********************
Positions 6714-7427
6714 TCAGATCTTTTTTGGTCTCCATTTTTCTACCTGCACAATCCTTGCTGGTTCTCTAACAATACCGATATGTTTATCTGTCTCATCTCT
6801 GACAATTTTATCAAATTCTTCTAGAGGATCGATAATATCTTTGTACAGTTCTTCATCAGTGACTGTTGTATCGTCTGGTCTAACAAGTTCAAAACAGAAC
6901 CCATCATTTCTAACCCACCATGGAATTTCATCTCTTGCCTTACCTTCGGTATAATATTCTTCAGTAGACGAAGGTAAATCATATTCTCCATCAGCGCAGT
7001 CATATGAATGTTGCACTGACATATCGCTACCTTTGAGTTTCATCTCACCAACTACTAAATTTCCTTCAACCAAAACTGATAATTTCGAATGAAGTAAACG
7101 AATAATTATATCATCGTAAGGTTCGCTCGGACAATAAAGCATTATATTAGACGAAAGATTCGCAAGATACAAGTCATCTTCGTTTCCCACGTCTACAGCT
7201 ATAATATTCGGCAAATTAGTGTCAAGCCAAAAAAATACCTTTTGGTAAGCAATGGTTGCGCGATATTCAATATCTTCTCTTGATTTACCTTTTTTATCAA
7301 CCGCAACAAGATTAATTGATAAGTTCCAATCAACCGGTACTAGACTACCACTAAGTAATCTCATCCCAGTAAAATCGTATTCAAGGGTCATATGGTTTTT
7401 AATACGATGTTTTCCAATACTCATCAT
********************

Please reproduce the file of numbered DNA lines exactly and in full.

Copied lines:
Positions 6714-7427
6714 TCAGATCTTTTTTGGTCTCCATTTTTCTACCTGCACAATCCTTGCTGGTTCTCTAACAATACCGATATGTTTATCTGTCTCATCTCT
6801 GACAATTTTATCAAATTCTTCTAGAGGATCGATAATATCTTTGTACAGTTCTTCATCAGTGACTGTTGTATCGTCTGGTCTAACAAGTTCAAAACAGAAC
6901 CCATCATTTCTAACCCACCATGGAATTTCATCTCTTGCCTTACCTTCGGTATAATATTCTTCAGTAGACGAAGGTAAATCATATTCTCCATCAGCGCAGT
7001 CATATGAATGTTGCACTGACATATCGCTACCTTTGAGTTTCATCTCACCAACTACTAAATTTCCTTCAACCAAAACTGATAATTTCGAATGAAGTAAACG
7101 AATAATTATATCATCGTAAGGTTCGCTCGGACAATAAAGCATTATATTAGACGAAAGATTCGCAAGATACAAGTCATCTTCGTTTCCCACGTCTACAGCT
7201 ATAATATTCGGCAAATTAGTGTCAAGCCAAAAAAATACCTTTTGGTAAGCAATGGTTGCGCGATATTCAATATCTTCTCTTGATTTACCTTTTTTATCAA
7301 CCGCAACAAGATTAATTGATAAGTTCCAATCAACCGGTACTAGACTACCACTAAGTAATCTCATCCCAGTAAAATCGTATTCAAGGGTCATATGGTTTTT
7401 AATACGATGTTTTCCAATACTCATCAT